‘The Visitor’ – crazy Italian cult horror on Amazon Prime

Franco Nero, Shelley Winters, Mel Ferrer, Sam Peckinpah, Lance Henriksen, and Glenn Ford star in this flamboyantly incoherent 'Exorcist' knock-off from Italy directed by Giulio Paradisi

The Visitor, a 1979 Italian giallo-esque supernatural horror with an American cast and a former Fellini assistant taking the directorial reigns with more imagination than storytelling discipline, is not the first Exorcist knock-off to come out of the Italian genre factory. It may, however, be the least coherent. Opening on Franco Nero as a Django Jesus in a heaven with art direction out of Logan’s Run and populated with bald children, it quickly sends John Huston as a paternal emissary (or maybe a particularly grandfatherly God, who knows?) on mission to stop Santeen from taking over Earth through 8-year-old Katy Collins (Paige Conner, more creepy Bad Seed than possessed Linda Blair). There’s also a helping of The Omen, Carrie, The Birds, and the hall of mirrors of The Lady From Shanghai (among many other films), a basketball game with an exploding dunk shot, an abduction out of UFO lore, and Glenn Ford as a police detective who gets his eye pecked out by a falcon.

Giulio Paradisi (directing under the screen name Michael J. Paradise) came up with the story, which recasts the idea of a satanic thriller as a cosmic battle, and apparently keeps rewriting as it goes along. Katy has vaguely telekinetic powers and a strange sense of humor (in a game of tag at an ice rink she tosses a couple of teenage boys out of the rink and through a plate of glass) and somehow the evil corporate cabal’s mission to have Katy’s mommy (Joanne Nail) spawn even more devil children becomes a campaign of torture that lands her in a wheelchair and worse. The cast also drops in Shelley Winters as a cranky housekeeper, Mel Ferrer as the corporate devil, Sam Peckinpah as a doctor (completely dubbed into anonymity), and young Lance Henriksen as the Ted Turner of the Apocalypse. Okay, that’s a stretch, but it does actually take place in Atlanta (though most of it is shot in Rome).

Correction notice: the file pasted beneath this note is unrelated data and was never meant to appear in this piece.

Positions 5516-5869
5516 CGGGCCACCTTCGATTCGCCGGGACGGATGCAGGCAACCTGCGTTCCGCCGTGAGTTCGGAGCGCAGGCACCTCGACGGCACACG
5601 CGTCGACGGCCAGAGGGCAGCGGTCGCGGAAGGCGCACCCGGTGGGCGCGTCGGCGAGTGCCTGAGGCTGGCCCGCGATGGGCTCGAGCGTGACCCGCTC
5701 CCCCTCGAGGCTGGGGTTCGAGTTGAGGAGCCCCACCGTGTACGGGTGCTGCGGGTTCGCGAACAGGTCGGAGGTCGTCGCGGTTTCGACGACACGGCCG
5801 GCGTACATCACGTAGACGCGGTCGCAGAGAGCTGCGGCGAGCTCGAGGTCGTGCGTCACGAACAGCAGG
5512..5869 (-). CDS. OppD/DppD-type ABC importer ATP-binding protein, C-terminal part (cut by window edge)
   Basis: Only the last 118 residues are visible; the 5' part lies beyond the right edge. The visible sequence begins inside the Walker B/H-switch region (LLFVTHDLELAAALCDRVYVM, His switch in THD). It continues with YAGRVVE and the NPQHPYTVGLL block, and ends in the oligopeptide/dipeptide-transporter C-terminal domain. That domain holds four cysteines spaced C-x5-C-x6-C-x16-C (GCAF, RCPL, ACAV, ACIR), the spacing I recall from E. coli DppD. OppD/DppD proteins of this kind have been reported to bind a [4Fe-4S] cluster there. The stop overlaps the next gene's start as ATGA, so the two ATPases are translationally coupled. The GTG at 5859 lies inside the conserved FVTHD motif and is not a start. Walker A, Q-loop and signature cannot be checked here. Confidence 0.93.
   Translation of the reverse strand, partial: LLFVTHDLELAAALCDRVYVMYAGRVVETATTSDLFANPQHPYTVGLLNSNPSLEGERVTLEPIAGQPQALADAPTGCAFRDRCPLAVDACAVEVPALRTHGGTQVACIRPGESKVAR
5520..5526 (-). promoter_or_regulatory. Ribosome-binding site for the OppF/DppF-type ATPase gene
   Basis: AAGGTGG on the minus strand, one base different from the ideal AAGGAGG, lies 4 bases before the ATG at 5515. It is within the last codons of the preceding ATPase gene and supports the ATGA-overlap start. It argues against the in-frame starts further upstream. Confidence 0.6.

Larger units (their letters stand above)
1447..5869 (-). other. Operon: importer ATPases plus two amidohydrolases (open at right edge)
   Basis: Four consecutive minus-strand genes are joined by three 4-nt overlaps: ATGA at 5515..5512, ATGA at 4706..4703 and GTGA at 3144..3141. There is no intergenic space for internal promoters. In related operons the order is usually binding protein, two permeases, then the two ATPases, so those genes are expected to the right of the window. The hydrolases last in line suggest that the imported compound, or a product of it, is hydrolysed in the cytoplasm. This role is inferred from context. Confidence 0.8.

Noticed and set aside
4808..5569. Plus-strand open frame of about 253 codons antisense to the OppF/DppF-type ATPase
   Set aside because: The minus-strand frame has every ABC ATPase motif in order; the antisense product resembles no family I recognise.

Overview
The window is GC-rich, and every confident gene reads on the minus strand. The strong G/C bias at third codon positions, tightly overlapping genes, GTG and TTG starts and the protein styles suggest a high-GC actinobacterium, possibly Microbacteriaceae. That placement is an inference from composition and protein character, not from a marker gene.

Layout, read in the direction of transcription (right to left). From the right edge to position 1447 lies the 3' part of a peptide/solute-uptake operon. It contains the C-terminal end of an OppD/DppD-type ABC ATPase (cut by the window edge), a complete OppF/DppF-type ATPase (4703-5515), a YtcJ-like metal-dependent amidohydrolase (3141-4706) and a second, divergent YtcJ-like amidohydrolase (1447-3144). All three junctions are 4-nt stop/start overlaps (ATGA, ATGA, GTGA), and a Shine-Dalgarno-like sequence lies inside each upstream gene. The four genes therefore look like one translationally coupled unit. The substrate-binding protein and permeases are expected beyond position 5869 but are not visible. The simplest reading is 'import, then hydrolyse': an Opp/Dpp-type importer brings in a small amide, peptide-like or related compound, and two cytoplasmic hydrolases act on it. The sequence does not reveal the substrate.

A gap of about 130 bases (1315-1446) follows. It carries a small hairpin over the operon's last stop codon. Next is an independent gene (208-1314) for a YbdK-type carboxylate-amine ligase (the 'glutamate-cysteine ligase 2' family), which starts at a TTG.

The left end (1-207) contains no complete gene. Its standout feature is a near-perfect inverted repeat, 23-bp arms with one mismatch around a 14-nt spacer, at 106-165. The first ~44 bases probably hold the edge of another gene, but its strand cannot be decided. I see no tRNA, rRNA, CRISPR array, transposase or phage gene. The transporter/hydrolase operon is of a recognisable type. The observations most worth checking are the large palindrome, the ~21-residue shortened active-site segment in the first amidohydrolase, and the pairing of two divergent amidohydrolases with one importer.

Paradisi may not have a clue about directing actors (Glenn Ford walks through his performance in a daze, though in his defense he probably read the script and ended up more confused than ever) but he has picked up a few tricks from Argento on how to move a camera and from Fulci on how to stage a supernatural freak-out. It’s not particularly gory, mind you, and the cut-rate optical effects of the cosmic finale are so slapdash they become abstract, but that kind of works for this oddball trip.

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Also available to own on DVD and Blu-ray
The Visitor [DVD + Digital Copy]
The Visitor [Blu-ray + Digital Copy]

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About Sean Axmaker

Sean Axmaker is a contributing writer for Turner Classic Movies Online, The Seattle Weekly, Keyframe, and Cinephiled, and the editor of Parallax View (www.parallax-view.org). He was a film critic for the Seattle Post-Intelligencer for nine years and a longtime home video columnist for IMDb and MSN Movies, and his work has appeared in Indiewire, Today.com, The Stranger, Senses of Cinema, Asian Cult Cinema, Filmfax, Psychotronic Video, and "The Scarecrow Video Guide." You can find links to all of this and more on his shamelessly self-promoting blog at http://www.seanax.com/

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